Before I moved to Palm Springs, California to join the BC Ventures/BCSlots team, I was a life-long east coast resident. This means that the bulk of my trips to Las Vegas were flying from the east coast.
I don’t like traveling long distances for short trips, so the shortest trip I ever took to Las Vegas while living on the east coast was a week. But when I’d have reasons to visit Vegas for two events a week or two apart, the trips could get as long as 21 days, since I didn’t see much sense in flying home only to have to get back on a plane a few days later.
Since I moved to California, I’ve been to Vegas a couple of times, primarily for work, but the trips were each 4-5 days. Even at that length I still heard from friends who said they couldn’t last more than a weekend, and how am I able to do it?
I figured, with my planning another week long trip to Vegas as I write this, it’d be helpful to share some of my tips for making a Vegas trip last.
Most casinos don’t want to offer you more than a few days at a time of rooms because they figure the amount they’ll get from you is capped. This means having more than one outlet for offers, and it helps to know who’s giving you what.
Aside from the obvious places like MGM and Caesars, I have offers for downtown properties, off-strip options like Westgate and Palms, and even the occasional locals casino offer.
Importantly, some give 7 day a week options while some only give Sunday through Thursday – having that flexibility means it’s easier to lay out a trip that incorporates weekends.
To have these offers, it also means you need to target your play at properties where you want to achieve offers in the future, and not spreading your play so thinly that you don’t get much from any one place.
If you go more than once a year, you don’t have to play at the same place every time, and the casinos you don’t visit won’t know you were in Vegas to visit, so the offers will keep coming at places you didn’t play, but have offers.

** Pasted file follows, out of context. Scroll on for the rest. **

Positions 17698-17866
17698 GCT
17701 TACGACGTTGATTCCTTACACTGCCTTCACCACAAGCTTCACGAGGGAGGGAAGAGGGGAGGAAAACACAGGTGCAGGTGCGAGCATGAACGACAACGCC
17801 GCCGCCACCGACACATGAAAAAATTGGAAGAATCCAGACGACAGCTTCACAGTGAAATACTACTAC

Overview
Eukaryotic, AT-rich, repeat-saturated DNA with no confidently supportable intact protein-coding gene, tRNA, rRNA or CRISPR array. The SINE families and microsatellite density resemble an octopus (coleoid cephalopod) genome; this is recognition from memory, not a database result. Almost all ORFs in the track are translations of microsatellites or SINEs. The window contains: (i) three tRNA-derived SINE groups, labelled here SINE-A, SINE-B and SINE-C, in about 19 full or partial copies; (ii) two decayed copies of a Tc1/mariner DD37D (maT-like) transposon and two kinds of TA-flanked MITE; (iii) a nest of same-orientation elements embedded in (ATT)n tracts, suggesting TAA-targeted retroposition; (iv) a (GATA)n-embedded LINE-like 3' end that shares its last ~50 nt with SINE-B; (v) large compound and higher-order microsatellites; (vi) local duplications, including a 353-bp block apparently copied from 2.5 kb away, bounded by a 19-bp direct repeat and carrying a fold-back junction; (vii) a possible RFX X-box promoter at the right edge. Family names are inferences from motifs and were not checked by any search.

The most common issue I hear from those who can’t do long trips is that Vegas is exhausting and a go go go type of place. Well, it doesn’t have to be that way either. Doing the super long trips in particular helped underscore the importance of pacing yourself.
This means you don’t pack every day full with 18 hours a day of things to do (and alcohol to drink). Some days can be busier, and some days can be slower, just like any other vacation you plan.
When I got better at pacing, I found myself enjoying Vegas even more, because I was able to take more of it in and be less rushed.
Get Out of the Casino
This is almost like part two of Pace Yourself, but some I’ve spoken to say they’d run out of gambling money too quickly to stay awhile. Well, longer trips mean you have plenty of time to gamble later, so why spend all your time in the casino?
Thanks to longer trips I’ve seen the Hoover Dam, done the Red Rock Scenic Drive at dusk, gone up many tall things like the Strat needle and the High Roller, visited (multiple times now) Laughlin, and done all sorts of activities – shows, zip lines, museums, etc. – that are available for visitors in Las Vegas.
Yes, Las Vegas is a gambling mecca, but that’s far from the only value it offers, and many of the tickets can be bought in advance, allowing for careful budgeting of everything being done on the trip.
Spread Out Your Gambling Budget
Pace Yourself part three, if you will: Divide your gambling budget up in a way that ensures you don’t run out of money too quickly. In my case, I divide my budget into daily increments, factoring in free play I have available as well, to ensure I’ve got money to work with each day of my trip.
Money that I don’t need or isn’t available to me yet on the schedule goes in the safe, so it’s not tempting to dig into a future day’s funds. I used to do half or quarterly trip division, but after a very bad craps run and a walk of shame back to the room on day 2 of 8 with half my budget gone, I decided getting more granular was just a better move for me.
If you read about players doing the daily envelopes or techniques like that, this is just my (slightly more high tech) spin on it, working in both cash and free play into my schedule (since free play is as good as cash and should be played the same way).
Trips to Las Vegas can be chaotic and draining if you want them to be – they can also be relaxing and chill, if you want them to be. I certainly respect the hustle of those who aim to wring every spare minute out of their trip while keeping it short and sweet, but I’ve found that’s not really me, and I enjoy pacing things out over a longer arc instead.